Author Topic: Lamb Shanks, Slow-and-Easy  (Read 1240 times)

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M1911A1

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Lamb Shanks, Slow-and-Easy
« on: November 19, 2012, 05:07:03 PM »
Slow-Cooker Lamb Shanks:
We used to make slow-cooker lamb shanks with bay leaves, oregano, and red wine; but we learned that the dish tastes even better without any herbs or wine at all.
Cut onions into quarters and arrange in the bottom of a slow cooker until the layer is about 2" thick. Arrange a layer of cracked lamb shanks atop the onions. Two layers of lamb is also OK. Add salt and pepper to taste (we use a lot of pepper). Now add a layer of quartered new potatoes. If you like thin gravy, you can add 1/4-cup of water, but we don't.
Put the slow cooker on Low-Cook, and leave it alone for at least eight hours (we usually do 10 hours). After the food is all done, suck the liquid out of the bottom if the cooker with a turkey baster and, while the lamb rests, let the liquid sit and separate in a cup.
Use the liquid's fat to make a roux, and then make gravy with the liquid. Everybody gets lamb, onions, and potato, covered with some lamb gravy.

Of you like, you can put quartered onions over the lamb, too. Those "upper" onions dry-roast, while the "lower" onions wet-stew.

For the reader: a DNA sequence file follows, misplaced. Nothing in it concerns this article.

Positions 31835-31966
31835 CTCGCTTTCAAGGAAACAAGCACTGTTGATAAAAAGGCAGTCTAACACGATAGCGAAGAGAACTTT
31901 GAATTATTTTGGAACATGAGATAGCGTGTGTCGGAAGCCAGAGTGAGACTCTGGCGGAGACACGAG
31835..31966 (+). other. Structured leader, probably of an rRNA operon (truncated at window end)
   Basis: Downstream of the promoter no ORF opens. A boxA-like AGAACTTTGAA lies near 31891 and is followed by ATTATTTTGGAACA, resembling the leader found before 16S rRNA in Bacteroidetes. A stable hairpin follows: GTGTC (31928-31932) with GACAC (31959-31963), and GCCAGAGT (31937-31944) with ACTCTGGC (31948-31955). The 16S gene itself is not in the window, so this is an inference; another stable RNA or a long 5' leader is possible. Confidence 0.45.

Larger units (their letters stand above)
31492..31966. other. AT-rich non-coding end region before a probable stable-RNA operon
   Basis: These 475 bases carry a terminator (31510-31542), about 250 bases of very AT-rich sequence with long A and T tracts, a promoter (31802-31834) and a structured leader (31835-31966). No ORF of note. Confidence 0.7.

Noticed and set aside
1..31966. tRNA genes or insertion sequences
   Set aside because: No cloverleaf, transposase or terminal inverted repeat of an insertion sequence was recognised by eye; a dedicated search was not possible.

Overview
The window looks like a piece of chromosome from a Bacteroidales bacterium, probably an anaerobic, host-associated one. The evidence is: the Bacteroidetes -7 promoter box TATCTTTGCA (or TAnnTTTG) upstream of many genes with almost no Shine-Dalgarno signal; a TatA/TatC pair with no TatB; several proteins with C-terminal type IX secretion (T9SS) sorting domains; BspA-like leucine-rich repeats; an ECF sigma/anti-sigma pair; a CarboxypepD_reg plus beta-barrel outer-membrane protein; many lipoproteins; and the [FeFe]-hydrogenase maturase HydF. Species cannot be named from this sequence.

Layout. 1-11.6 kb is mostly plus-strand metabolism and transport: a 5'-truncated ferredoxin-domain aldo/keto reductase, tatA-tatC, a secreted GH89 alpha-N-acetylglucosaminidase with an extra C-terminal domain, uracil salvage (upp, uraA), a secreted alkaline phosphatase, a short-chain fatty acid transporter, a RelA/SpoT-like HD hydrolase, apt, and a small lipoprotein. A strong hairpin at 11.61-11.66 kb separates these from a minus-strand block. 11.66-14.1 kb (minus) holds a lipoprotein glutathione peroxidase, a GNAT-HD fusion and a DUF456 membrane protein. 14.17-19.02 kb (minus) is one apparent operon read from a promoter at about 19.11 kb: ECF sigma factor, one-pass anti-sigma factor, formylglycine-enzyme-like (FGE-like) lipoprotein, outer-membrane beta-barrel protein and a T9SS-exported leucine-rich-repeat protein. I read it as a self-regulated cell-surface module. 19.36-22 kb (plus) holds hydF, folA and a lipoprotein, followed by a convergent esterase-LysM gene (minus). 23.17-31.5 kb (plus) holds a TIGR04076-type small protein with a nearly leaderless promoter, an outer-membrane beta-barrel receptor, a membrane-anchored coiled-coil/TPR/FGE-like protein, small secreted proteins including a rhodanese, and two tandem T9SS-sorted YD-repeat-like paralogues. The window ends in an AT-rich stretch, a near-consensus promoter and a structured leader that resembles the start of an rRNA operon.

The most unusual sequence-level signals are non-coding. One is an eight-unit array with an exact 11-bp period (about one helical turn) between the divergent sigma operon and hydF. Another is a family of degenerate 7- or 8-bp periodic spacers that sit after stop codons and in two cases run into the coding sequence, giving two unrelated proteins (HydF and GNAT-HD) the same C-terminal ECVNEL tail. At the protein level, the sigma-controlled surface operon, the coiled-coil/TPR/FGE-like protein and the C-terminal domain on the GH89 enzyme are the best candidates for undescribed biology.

This is Jean's favorite lamb dish.
Her second-favorite is unseasoned, broiled lamb chops, done rare.
Her third favorite is Turkish kufteh, or, in Greek, keftides: broiled lamb meatballs with pine nuts and herbs.
Steve,
retired leathersmith and practical shooter


"Qui desiderat pacem, pręparet bellum."

Brademan

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Re: Lamb Shanks, Slow-and-Easy
« Reply #1 on: November 19, 2012, 08:28:51 PM »
I like this one....sounds great, but....my wife is Greek so I have to be careful suggesting any alterations to her lamb recipes!  I prefer to sleep IN the house!
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M1911A1

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Re: Lamb Shanks, Slow-and-Easy
« Reply #2 on: November 19, 2012, 09:15:23 PM »
OK, Brady, how 'bout her recipe for keftides.

My ex-wife is Greek, but her mother was not a good cook, and neither is she. My kufteh/keftides recipe comes from, of all things, a Jewish cookbook!

The best food I ever ate in Greece was kokoretse, a lamb's intestine stuffed with its liver, kidneys, sweetbreads, and other internal parts, and smoked over an open fire. I had that in a taverna, in Kiffisia, the suburb of Athens where my ex-wife grew up.
I would love to recreate it here on Orcas, but I lack the guts—human, not lamb.
Steve,
retired leathersmith and practical shooter


"Qui desiderat pacem, pręparet bellum."